Constellation guide to the 88 official constellations which divide up the sky. These constellations are used to help navigate the celestial sphere. The Constellations are patterns in the sky which have been to invented and have deep mythology behind them. Constellations cover massive areas in the sky and as such are very easy to find.
- Tips for Getting Started in Astronomy
- Dark Eye Adaption - How We See In the Dark
- Light Pollution
- Using Star Charts and Measuring Distance
- Constellation Guide
- Binocular Astronomy
- Moon Watching - How to Observe the Moon
- Buying Your First Telescope
- Your First Night With Your First Telescope
- Sky Orientation through a Telescope
- Polar Alignment of an Equatorial Telescope Mount
- Useful Astronomy Filters for Astrophotography
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Auriga is a northern constellation. It was one of the 48 constellations listed by Ptolemy.
Auriga has many open clusters and other deep sky objects because the Milky Way runs through it. The three brightest open clusters are M36, M37 and M38, all of which are visible in binoculars or a small telescope. A larger telescope resolves individual stars.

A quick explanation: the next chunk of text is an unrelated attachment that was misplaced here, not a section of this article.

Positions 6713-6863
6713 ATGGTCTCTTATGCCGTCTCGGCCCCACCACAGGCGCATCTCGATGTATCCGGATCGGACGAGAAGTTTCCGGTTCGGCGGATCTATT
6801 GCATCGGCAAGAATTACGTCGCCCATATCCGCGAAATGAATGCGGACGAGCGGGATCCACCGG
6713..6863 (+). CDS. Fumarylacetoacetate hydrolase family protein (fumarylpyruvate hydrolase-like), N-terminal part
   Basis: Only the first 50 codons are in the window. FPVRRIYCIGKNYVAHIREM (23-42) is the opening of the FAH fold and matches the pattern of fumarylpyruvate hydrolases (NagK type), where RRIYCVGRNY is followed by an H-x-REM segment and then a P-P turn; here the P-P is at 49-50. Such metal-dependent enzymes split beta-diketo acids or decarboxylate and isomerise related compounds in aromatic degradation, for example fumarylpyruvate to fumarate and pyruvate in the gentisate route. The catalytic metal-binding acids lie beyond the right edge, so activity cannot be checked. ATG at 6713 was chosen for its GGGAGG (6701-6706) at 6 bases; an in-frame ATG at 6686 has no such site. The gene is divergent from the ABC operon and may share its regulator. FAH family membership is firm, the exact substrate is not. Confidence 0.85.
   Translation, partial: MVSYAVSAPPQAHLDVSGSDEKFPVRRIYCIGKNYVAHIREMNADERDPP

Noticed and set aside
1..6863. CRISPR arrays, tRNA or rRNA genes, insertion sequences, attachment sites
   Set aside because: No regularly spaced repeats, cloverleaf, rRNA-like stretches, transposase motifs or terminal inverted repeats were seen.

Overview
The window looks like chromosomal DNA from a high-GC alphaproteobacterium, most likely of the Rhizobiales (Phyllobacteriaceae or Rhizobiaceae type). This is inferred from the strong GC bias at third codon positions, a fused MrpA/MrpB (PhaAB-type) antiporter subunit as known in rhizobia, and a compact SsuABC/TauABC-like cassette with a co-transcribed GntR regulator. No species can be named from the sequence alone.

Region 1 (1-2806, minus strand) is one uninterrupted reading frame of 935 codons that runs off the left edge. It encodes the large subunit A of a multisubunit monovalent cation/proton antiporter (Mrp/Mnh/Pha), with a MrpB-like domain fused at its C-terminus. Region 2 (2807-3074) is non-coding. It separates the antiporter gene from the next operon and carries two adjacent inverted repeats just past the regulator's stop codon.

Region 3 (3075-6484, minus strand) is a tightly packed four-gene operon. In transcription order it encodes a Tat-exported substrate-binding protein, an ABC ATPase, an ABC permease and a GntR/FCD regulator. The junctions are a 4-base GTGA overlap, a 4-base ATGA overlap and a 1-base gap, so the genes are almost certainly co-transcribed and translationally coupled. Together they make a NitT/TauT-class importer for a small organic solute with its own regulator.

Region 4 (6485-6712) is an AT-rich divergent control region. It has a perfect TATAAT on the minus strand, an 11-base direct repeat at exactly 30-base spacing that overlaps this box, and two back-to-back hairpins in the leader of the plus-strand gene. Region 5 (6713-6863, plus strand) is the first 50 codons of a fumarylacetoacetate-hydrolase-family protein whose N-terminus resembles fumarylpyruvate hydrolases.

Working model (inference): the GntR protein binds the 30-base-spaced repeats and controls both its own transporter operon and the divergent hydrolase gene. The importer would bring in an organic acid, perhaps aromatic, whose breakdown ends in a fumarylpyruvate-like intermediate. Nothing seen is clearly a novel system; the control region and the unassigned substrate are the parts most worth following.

Auriga is said to represent Myrtilus, the charioteer of King Oenomaus. The king was jealous of anyone who came to seek his daughter's hand in marriage. Being noted for his love of horses, the king announced that all suitors would have to take part in a chariot race against him and, should they lose, pay with their lives.
Notable Objects in Auriga
Auriga has many open clusters and other objects because the Milky Way runs through it. The three brightest open clusters are M36, M37 and M38, all of which are visible in binoculars or a small telescope in suburban skies.
IC 405 (also known as the Flaming Star Nebula, SH 2-229, or Caldwell 31) is an emission/reflection nebula in the constellation Auriga, surrounding the bluish star AE Aurigae.
Photos of Auriga
I have no photos of Auriga yet.
Northern Circumpolar Constellations
These constellations can be viewed all year round in the Northern hemisphere as they move in a counterclockwise direction around the north celestial pole without setting or dipping below the horizon.
Northern Spring Constellations
These Northern constellations are best viewed around the spring months. The rest of the year the constellation will not rise during the night.
Northern Autumn Constellations
These Northern constellations are best viewed around the autumn months. The rest of the year the constellation will not rise during the night.
Last updated on: Wednesday 24th January 2018
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